Nutritional deficiency in Dutch primary care: data from general practice research and registration networks.
until further notice
SourceEuropean Journal of Clinical Nutrition, 59 Suppl 1, 1, (2005), pp. S187-94
Article / Letter to editor
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European Journal of Clinical Nutrition
vol. 59 Suppl 1
SubjectEBP 3: Effective Primary Care and Public Health; NCEBP 14: Cardiovascular diseases; NCEBP 7: Effective primary care and public health; NCMLS 7: Chemical and physical biology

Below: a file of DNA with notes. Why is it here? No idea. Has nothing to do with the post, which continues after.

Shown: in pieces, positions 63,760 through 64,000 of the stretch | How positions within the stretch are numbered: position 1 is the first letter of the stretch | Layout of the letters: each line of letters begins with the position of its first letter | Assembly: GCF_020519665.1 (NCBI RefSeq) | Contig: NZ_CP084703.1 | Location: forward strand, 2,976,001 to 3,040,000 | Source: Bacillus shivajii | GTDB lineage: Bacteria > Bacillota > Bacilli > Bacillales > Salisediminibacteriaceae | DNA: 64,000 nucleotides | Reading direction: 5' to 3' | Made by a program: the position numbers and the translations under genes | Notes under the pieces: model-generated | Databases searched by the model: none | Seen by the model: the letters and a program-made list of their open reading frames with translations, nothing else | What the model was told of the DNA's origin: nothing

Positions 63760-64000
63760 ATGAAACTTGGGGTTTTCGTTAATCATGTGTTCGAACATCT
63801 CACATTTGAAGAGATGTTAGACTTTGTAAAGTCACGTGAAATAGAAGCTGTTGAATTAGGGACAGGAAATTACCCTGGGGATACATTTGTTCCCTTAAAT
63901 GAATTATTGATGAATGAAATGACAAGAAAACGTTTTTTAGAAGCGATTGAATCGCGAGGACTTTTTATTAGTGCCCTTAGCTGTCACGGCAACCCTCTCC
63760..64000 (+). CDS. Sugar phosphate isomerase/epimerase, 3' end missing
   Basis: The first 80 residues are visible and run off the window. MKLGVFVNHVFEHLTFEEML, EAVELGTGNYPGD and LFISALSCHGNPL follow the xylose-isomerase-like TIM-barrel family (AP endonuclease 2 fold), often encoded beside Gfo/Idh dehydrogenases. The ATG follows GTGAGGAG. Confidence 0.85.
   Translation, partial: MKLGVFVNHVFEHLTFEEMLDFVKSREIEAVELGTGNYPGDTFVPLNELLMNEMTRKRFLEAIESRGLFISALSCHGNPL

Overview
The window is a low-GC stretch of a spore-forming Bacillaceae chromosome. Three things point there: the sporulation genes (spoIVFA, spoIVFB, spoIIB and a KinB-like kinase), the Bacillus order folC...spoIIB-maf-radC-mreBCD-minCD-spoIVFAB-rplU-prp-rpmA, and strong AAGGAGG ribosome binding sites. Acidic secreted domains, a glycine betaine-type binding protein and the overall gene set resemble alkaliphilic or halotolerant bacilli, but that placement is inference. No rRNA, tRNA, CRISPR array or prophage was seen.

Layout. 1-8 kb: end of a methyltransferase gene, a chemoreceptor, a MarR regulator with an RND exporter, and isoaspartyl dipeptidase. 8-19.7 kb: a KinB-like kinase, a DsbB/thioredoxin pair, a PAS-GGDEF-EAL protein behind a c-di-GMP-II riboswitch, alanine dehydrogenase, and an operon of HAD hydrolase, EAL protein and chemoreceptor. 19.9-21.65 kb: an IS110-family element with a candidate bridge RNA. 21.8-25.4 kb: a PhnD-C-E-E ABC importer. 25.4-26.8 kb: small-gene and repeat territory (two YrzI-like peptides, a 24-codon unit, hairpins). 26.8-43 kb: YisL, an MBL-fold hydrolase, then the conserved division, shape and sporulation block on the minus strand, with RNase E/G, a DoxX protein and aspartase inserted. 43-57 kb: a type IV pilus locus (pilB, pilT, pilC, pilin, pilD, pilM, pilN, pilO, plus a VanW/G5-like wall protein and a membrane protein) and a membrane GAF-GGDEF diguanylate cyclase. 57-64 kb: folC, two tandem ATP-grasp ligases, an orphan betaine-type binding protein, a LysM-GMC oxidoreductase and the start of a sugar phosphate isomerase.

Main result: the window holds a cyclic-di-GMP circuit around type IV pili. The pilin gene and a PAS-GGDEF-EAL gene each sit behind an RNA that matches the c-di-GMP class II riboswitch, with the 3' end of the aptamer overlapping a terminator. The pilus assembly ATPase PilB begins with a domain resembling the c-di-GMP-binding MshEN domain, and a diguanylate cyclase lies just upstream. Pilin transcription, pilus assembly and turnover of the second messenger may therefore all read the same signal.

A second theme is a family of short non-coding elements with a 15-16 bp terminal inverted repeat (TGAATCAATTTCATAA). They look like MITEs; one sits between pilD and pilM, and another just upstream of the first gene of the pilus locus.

OBJECTIVE: To explore incidence and prevalence rates of nutritional deficiency in adults in general practice. METHODS: Six Dutch general practice research and registration networks supplied incidence and prevalence rates of nutritional deficiency by the International Classification of Primary Care (ICPC) or 'E-list' labels ('loss of appetite, feeding problem adult, iron, pernicious/folate deficiency anaemia, vitamin deficiencies and other nutritional disorders, weight loss'). In case of disease-related nutritional deficiency, we asked whether this was labelled separately ('co-registered') or included in the registration of the underlying disease. RESULTS: 'Iron deficiency anaemia' had highest incidence (0.3-8.5/1000 person years), and prevalence rates (2.8-8.9/1000 person years). Nutritional deficiency was mostly documented in the elderly. In two networks 'co-registration' was additional, two only documented the underlying disease and two did not specify 'co-registration'. No clear difference was found between networks considering the difference in 'co-registration'. CONCLUSION: Nutritional deficiency is little documented in general practice, and generally is not registered separately from the underlying disease.
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